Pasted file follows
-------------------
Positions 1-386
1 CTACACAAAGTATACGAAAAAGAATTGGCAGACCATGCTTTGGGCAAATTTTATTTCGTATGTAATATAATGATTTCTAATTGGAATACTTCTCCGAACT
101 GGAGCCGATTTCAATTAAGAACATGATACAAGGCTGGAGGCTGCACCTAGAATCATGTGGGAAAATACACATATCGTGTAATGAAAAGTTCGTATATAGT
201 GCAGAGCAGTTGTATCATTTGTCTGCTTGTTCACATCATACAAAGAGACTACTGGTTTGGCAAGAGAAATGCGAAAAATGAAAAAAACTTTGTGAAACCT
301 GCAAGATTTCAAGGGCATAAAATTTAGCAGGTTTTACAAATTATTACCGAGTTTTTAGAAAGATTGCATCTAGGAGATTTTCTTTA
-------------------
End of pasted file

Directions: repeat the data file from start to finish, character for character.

Positions 1-386
1 CTACACAAAGTATACGAAAAAGAATTGGCAGACCATGCTTTGGGCAAATTTTATTTCGTATGTAATATAATGATTTCTAATTGGAATACTTCTCCGAACT
101 GGAGCCGATTTCAATTAAGAACATGATACAAGGCTGGAGGCTGCACCTAGAATCATGTGGGAAAATACACATATCGTGTAATGAAAAGTTCGTATATAGT
201 GCAGAGCAGTTGTATCATTTGTCTGCTTGTTCACATCATACAAAGAGACTACTGGTTTGGCAAGAGAAATGCGAAAAATGAAAAAAACTTTGTGAAACCT
301 GCAAGATTTCAAGGGCATAAAATTTAGCAGGTTTTACAAATTATTACCGAGTTTTTAGAAAGATTGCATCTAGGAGATTTTCTTTA